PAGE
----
The spring wind can’t stop it’s blowing.
It winds through trees like thread sewing.
Watch it: stitching for hours and hours,
piece a blanket of bright flowers,
to be washed in gentle spring showers.

This breeze blows softly, keeps going,
and the green grass starts it’s growing.
It has such magical powers,
the spring wind.

I’m sitting here fairly glowing,
long past the toil of our sowing.
Underneath a tree that towers,
in this lovely garden, ours,
such gratitude I’m now owing,
the spring wind.

ABOUT:

For today’s prompt, write a weather poem. A weather poem can be a poem about a hurricane or tornado; it can be a poem about the weatherperson; it can be a poem about forgetting an umbrella on a rainy day; it can be big; it can be small; etc.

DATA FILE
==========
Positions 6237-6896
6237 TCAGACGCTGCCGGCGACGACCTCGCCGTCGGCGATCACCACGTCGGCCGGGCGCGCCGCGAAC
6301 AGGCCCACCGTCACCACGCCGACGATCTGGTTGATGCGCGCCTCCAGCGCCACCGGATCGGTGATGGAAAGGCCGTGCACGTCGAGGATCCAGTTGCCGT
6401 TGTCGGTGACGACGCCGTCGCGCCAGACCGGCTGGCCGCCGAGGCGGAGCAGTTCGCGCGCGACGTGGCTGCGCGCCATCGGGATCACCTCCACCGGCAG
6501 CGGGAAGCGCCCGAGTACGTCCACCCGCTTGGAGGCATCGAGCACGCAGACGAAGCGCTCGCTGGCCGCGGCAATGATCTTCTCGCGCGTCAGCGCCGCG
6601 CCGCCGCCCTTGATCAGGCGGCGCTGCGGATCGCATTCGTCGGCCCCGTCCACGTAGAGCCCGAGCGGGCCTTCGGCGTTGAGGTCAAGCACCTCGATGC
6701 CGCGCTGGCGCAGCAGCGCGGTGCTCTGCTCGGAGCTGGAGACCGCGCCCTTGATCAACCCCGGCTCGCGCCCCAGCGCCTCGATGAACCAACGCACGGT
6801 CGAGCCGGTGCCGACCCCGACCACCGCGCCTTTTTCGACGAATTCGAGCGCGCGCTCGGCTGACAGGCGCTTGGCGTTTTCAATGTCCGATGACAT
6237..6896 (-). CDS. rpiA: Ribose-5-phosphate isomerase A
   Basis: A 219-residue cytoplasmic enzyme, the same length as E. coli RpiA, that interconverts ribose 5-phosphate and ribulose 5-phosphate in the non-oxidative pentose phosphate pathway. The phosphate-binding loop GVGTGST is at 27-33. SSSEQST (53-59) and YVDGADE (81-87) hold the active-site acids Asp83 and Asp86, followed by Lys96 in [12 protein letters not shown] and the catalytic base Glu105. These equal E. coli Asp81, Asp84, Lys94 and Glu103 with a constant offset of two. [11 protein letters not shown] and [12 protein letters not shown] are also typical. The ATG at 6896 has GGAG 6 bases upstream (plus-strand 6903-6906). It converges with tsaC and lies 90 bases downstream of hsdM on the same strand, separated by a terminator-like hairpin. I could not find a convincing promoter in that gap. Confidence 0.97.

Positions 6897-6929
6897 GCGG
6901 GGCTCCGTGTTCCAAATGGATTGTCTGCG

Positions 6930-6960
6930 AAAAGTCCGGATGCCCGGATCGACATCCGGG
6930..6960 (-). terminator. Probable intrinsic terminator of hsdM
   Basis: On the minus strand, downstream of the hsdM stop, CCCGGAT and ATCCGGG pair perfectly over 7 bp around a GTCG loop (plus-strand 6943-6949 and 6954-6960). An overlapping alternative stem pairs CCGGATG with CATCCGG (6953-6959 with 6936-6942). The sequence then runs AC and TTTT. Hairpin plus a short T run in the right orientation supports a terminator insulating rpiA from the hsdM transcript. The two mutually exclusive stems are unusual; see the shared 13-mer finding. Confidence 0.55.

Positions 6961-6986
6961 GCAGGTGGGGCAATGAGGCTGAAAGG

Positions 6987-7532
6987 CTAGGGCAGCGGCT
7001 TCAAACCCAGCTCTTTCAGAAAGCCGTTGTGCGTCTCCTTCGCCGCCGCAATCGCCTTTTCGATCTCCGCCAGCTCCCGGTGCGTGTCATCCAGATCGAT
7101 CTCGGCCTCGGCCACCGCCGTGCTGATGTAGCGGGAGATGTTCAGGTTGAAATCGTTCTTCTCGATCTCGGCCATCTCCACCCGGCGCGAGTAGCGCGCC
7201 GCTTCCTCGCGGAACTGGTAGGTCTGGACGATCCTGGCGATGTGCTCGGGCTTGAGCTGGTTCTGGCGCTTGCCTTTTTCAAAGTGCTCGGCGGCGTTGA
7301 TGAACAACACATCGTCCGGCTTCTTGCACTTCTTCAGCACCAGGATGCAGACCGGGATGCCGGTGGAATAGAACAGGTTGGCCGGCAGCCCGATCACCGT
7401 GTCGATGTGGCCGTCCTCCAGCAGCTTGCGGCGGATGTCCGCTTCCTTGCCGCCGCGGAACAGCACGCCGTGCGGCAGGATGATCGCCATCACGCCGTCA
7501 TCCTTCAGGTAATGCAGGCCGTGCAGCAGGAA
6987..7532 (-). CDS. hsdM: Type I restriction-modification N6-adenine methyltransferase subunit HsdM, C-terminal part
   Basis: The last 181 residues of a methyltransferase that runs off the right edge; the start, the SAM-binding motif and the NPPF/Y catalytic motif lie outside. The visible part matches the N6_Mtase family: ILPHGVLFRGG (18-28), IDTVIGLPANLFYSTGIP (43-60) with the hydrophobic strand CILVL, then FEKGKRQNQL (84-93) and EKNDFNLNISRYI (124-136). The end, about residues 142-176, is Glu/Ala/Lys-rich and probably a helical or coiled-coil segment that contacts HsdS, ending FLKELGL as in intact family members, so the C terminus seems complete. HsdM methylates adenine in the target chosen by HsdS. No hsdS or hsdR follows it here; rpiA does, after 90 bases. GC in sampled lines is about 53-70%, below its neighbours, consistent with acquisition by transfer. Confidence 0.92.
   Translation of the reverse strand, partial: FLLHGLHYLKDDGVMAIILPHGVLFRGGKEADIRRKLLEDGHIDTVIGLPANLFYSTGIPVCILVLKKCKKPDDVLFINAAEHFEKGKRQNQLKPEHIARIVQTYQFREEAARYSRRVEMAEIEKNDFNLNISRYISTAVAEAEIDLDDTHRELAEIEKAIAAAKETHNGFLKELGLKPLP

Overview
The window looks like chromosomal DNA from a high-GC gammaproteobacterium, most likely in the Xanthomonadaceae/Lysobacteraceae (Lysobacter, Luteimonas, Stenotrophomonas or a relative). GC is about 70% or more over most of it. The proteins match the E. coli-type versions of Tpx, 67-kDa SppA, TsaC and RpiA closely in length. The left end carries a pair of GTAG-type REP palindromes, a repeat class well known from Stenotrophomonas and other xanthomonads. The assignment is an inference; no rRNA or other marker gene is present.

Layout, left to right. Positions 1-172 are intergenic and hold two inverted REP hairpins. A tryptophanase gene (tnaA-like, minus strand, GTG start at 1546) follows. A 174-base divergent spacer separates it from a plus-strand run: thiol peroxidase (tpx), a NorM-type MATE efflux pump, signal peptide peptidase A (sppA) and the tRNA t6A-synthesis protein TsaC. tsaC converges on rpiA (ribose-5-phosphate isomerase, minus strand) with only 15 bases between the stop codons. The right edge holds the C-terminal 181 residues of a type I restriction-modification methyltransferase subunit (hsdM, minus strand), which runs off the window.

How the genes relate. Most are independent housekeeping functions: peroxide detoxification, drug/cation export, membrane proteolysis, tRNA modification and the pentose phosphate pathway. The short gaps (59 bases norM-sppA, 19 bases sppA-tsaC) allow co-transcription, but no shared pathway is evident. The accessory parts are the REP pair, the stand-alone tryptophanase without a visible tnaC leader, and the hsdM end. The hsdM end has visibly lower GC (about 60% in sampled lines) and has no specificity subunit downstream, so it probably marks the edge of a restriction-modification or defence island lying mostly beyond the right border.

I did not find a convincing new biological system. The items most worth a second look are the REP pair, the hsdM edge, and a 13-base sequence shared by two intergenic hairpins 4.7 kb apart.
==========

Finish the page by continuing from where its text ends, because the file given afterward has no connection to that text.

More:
POETIC FORM: THE RONDEAU:

The rondeau is comprised of 15 lines across 3 stanzas with the first word or phrase from the first line represented as a refrain (R) and a rhyme scheme of 2 rhymes throughout (A and B). The rhyme and refrain scheme looks like this:

A (R)
A
B
B
A

A
A
B
R

A
A
B
B
A
R

The A and B lines are usually 8 or 10 syllables in length. The refrain is usually 1 to 3 words (or so).

FOR MORE SEE: http://www.writersdigest.com/editor-blogs/poetic-asides/personal-updates/poetic-forms-rondeau

LINK TO PROMPT:

http://www.writersdigest.com/whats-new/2014-april-pad-challenge-day-18